Night Hiking Tips
Hiking at night is one of the most satisfying and awe-inspiring things an outdoor enthusiast can do. In fact, many outdoor vets will profess that they never fully appreciated the wilderness experience until they took their first night hike. Still, hiking at night is counterintuitive for many people who have been told from the time of their first outdoor experience how important it is to not take unnecessary risks in the wild. But the fact is, if you have reached a certain level of comfort with the great outdoors and you can find other veteran climbers to accompany you, there is no reason not to grab your hiking shoes and try some night hiking.
What’s to be Gained from Hiking in the Dark?
This is often the first question many night-hiking novices have and it’s a good one. Fortunately, there are also a number of equally good responses.
- It Expands Your Horizons – You’ll find this to be true in both the literal and metaphoric sense. Hiking under the stars on a crystal clear night is an experience you will not soon forget. When you emerge from the forest onto an exposed ridge or peak you’ll be met with the kind of sight that few in the modern, developed world ever have a chance to see or experience. Assuming you are sufficiently away from any large population centers you’ll be greeted by billions of stars, several easily identifiable planets and of course the granddaddy of all nighttime spectacles, the Milky Way (given that it’s the right time of year). If the moon is shining brightly you’re liable to be presented with a terrestrial show that is equally stunning as mountain peaks rise above the valleys and distant lines of highway lights wind their way toward the horizon. You’ll never think of the nighttime or the woods the same way again.
- It Builds Confidence – One of the most obvious benefits of spending time in the wild is finding reserves of strength, endurance, cunning and courage within yourself. During a night hike, you will need all of those things and more. You’ll also likely need to face and overcome an instinctual fear of the unknown as an all-encompassing darkness envelopes you while you tramp through the forest. At some point, you’ll want to stop, have everyone turn off their headlamps and just stand quietly for a while drinking it all in. When you finally flip your headlamps back on and return to hiking you’ll do so feeling just a bit braver and more confident than before.
- It Helps Build Connections With Other People – Sharing a night hike is not like sharing a pizza or sharing a movie. Being together in the woods far from civilization at night creates a bond between people that is hard to describe but endures for a lifetime. There’s a sense of common purpose and of having each other’s back the likes of which you have probably never experienced before. When the sun finally comes up you’ll feel more like a group than you thought possible.
Now that we’re fully versed on the reasons why you should engage in a good night hike here are 7 tips for making sure you get the most out of your experience and come back in one piece.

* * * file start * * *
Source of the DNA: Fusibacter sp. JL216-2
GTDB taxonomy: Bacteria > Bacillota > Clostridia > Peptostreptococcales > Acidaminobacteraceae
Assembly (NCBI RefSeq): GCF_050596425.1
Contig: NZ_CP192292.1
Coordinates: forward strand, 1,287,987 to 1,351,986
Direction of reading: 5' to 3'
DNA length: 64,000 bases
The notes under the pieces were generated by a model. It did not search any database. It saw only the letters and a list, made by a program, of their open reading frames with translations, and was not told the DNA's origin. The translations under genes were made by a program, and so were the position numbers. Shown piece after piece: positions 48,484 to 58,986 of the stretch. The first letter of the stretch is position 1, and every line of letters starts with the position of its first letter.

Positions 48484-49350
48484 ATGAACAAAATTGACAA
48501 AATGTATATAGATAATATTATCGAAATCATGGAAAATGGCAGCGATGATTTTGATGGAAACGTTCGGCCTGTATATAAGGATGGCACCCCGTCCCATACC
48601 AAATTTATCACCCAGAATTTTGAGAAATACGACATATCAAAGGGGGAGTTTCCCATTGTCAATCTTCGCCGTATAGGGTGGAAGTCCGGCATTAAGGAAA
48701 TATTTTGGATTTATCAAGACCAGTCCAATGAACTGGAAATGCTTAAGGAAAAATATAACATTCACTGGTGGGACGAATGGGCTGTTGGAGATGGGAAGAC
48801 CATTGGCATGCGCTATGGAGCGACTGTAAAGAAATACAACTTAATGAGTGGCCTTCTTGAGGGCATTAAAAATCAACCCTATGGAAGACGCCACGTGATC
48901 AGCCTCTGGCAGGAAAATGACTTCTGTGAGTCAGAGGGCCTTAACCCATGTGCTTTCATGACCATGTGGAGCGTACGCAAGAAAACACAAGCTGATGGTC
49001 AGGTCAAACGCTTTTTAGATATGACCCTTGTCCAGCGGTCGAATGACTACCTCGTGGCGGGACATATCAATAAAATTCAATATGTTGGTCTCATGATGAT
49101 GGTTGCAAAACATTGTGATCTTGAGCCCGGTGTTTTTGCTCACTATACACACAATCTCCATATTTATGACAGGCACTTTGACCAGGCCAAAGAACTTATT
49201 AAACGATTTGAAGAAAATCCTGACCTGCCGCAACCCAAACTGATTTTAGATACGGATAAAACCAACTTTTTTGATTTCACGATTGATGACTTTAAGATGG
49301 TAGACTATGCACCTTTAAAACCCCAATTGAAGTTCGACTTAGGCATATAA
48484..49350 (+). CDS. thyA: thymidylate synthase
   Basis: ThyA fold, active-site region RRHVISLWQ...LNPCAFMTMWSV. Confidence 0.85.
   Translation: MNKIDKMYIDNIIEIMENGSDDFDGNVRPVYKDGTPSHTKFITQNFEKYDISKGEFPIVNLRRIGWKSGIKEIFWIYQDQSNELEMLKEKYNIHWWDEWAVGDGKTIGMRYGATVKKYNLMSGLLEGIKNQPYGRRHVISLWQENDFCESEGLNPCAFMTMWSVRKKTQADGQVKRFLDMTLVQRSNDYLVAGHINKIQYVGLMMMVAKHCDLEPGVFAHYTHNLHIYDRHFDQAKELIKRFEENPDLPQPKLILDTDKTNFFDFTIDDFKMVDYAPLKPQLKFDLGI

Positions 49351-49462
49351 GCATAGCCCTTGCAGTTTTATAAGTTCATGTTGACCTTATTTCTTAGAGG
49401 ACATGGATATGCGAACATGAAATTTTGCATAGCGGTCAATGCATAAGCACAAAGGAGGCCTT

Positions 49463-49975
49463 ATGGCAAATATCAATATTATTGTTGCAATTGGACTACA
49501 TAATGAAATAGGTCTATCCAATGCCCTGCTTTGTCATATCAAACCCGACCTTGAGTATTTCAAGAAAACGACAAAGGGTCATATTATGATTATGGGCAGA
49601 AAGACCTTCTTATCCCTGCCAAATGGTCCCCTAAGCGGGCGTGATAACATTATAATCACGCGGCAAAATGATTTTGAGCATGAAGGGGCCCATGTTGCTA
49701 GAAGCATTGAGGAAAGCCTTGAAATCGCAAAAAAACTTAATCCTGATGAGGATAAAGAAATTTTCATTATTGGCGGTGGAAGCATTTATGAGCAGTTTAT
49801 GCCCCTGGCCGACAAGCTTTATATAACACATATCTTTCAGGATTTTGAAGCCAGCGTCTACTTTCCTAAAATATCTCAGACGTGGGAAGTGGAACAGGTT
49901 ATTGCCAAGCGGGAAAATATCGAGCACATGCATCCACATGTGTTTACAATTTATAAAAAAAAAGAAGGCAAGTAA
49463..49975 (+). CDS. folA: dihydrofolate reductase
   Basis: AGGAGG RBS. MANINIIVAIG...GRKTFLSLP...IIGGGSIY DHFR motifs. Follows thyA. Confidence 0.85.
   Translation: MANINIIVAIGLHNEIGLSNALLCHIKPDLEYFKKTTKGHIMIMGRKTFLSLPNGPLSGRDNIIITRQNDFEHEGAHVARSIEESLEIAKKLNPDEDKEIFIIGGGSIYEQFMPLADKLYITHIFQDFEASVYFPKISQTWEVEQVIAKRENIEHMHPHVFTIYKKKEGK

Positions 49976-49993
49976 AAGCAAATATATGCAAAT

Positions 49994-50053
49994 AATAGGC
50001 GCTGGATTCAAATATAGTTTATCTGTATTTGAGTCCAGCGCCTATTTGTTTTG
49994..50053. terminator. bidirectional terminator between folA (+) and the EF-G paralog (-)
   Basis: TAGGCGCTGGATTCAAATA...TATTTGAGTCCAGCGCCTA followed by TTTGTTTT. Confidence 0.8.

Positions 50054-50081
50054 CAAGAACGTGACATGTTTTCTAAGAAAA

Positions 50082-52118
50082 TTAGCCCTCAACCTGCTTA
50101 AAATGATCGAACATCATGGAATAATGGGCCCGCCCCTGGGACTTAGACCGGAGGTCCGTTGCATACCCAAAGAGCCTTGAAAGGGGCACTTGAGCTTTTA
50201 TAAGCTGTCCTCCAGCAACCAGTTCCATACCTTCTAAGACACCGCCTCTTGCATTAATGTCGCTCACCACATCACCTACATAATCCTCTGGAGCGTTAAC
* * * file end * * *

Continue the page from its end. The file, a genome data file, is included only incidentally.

1. Don’t Go Alone
If this is your first night hike you should not go by yourself, even if you are something of an outdoor veteran. Make sure there are at least 2 or 3 others along for the ride. If at all possible at least one person should be a night hiking veteran as well. The inclusion of this person will help calm the nerves of those who may find themselves intimidated by the dark. They may also be able to recommend hiking trails that are particularly beautiful at night but that don’t require expert level climbing abilities. The old adage “safety in numbers” really does apply when it comes to night hiking. Just remember to stress to all concerned that you move as a group. No one is to go wandering off for any reason. Even the vets.
2. Pick the Darkest Spot You Can Find
Once you’ve assembled the group it’s time to decide where to go. To get the full effect of your night hike, try to select a location that is away from city lights. Somewhere you won’t be hearing traffic from the road (although there’s nothing wrong with a lonesome train whistle in the distance) and a trail that doesn’t cut through a dozen campgrounds along the way. Again, if there is a night hike veteran in your group he or she may be able to recommend a trail that will provide the fireworks without presenting too many dangers. You definitely want to be in the woods though, not just off the road. And you want it to be dark. The kind of dark where you have trouble seeing the person next to you when the headlamps are off. This is the only way to get a sense of what the world was really like before electricity changed it forever.
3. Pack Accordingly
You’ve assembled the group and picked a location. Now you’ll need to put in your backpacking backpack. Research the area carefully. Is it prone to sudden weather changes? What are the trails like? Are they mostly dirt or are they a mix of dirt, boulders, streams and granite slabs? Are there any steep sections on the trail? What kind of hiking sandals or shoes will you need? Are there designated camping areas and if so, what are the conditions? Is there plenty of potable water along the trail or will you need to bring most of your water? Are there places to take refuge if the weather suddenly takes a turn for the worse? Once you have the lay of the land pack accordingly.
4. Bring More Clothes Than You’ll Need